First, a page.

Due to an emergency cancellation by the scheduled speaker, Tom Moran, this month Craig Schoeller, OBCWRT member, presented the rest of his story on surviving the “Battle of the Bulge” during World War II. Craig’s story had previously gone from his enlistment to a replacement in the 35th Division of the Third Army in the area of Bastogne, Belgium, when the German Army made its final push to break through the American Lines. The second part of his story was about his capture and imprisonment in a German Stalag.
Old Baldy Members present “Show and Tell”
Old Baldy Members and Guests presented a “Show and Tell” of their Civil War interests, artifacts, projects, books, photos, battlefield trips, seminars, ancestors, etc.
Mike Wunsch on “Abraham Lincoln & the Great Central Sanitary Fair”
Local speaker-historian Michael Wunsch portrayed Executive Chairman John Welsh of the Great Central Sanitary Fair, and presented Abraham Lincoln & the Great Central Sanitary Fair, Philadelphia, June 1864.
The talk featured a brief overview and history of the United States Sanitary Commission, the growth of the local Aid Society and Sanitary Fair movements, as well as the Great Central Sanitary Fair itself, a huge commission fund-raising event held on the grounds of Logan Square from June 7 to June 29, 1864. It concluded with one of the true highlights of Philadelphia’s immense and important home-front activities, President Abraham Lincoln’s visit to the “great fair,” and our city at-large on June 16, 1864. Continue reading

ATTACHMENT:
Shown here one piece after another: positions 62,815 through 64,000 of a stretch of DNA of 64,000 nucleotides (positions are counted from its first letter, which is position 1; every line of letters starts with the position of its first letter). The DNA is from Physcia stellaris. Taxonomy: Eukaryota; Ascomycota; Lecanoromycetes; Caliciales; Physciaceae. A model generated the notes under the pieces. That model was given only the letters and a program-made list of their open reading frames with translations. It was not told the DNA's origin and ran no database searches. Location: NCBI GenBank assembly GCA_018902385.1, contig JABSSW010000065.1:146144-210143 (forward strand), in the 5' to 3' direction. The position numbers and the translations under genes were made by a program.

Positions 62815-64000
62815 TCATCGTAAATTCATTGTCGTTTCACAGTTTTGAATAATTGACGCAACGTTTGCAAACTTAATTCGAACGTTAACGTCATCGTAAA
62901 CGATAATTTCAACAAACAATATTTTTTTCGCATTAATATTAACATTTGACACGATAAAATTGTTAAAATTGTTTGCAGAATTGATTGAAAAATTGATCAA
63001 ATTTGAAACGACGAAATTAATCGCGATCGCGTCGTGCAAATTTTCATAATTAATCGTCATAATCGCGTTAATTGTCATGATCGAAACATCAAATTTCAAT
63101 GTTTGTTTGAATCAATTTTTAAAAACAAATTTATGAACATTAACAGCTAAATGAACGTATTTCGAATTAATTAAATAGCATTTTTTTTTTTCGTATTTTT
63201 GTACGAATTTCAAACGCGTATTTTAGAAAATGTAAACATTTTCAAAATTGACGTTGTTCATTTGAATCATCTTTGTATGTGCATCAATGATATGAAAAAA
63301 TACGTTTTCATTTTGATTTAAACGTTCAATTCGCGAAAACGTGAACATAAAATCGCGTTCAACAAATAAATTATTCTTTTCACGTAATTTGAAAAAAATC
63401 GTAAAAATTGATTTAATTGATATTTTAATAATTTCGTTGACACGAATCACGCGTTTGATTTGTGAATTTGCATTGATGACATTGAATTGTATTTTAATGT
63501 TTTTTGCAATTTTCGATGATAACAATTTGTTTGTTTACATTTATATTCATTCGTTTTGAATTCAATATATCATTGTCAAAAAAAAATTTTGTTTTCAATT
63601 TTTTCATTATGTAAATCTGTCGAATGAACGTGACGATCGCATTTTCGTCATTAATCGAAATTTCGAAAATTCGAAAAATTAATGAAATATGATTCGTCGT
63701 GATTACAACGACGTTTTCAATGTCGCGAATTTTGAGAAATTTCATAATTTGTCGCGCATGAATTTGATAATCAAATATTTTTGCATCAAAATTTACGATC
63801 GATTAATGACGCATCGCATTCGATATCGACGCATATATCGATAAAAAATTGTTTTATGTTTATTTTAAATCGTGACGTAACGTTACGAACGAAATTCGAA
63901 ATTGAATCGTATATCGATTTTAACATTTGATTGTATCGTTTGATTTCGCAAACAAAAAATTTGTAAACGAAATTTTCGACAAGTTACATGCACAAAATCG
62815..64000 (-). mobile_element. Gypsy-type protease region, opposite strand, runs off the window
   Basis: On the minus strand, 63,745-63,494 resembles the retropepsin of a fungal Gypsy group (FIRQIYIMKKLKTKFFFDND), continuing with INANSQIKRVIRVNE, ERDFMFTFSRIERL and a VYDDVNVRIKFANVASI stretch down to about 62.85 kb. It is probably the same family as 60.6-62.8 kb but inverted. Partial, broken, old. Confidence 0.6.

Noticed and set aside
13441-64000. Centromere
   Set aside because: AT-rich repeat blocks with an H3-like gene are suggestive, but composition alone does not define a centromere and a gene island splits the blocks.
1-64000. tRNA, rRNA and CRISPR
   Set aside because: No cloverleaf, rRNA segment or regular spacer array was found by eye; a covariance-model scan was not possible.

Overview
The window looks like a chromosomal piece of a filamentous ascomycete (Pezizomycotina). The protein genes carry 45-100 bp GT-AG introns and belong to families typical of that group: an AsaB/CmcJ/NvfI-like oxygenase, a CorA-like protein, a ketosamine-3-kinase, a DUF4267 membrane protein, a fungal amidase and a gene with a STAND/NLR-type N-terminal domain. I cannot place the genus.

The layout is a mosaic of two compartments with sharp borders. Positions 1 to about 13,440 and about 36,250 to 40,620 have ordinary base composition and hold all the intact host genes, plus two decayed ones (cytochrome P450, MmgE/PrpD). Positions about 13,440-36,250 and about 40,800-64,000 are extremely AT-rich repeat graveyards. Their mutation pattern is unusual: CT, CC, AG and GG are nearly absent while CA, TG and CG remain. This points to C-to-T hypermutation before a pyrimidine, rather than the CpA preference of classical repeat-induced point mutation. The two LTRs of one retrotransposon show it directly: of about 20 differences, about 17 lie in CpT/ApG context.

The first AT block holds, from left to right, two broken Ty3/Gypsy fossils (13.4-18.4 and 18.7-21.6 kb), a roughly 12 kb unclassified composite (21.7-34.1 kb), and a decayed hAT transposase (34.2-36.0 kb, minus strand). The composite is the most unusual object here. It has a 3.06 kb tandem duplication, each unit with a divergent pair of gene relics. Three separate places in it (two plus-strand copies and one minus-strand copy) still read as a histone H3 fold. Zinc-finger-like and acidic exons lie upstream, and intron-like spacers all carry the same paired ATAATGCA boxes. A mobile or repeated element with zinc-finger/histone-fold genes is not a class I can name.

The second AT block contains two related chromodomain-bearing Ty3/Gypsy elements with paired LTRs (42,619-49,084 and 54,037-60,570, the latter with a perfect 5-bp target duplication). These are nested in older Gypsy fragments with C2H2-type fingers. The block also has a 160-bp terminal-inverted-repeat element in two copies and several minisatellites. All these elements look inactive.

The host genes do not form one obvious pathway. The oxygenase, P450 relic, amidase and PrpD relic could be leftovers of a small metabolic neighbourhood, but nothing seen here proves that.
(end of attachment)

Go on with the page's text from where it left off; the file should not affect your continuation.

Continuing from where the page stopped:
Craig Schoeller on “Battle of the Bulge”
Craig Schoeller gave a great talk on his life and the time he spent in the Battle of the Bulge in World War II. Craig’s story went from his enlistment to being in action as an infantry replacement in the 35th Division of the Third Army. His story was about his combat, his wounding, his friends, and his capture. As we heard of his experiences, we received a better appreciation of what young men and women went through to protect our freedoms. Craig corrected us on the term used in the previous newsletter—that he was an American Hero. In fact, he said the heroes were among the ones who didn’t come home to continue their lives but had given up those lives for America. Craig volunteered to come back and give us a talk on his captivity in a German prison camp. It was great to have Craig back from his recent injury. We are very lucky to have a gentleman like Craig as a member of Old Baldy.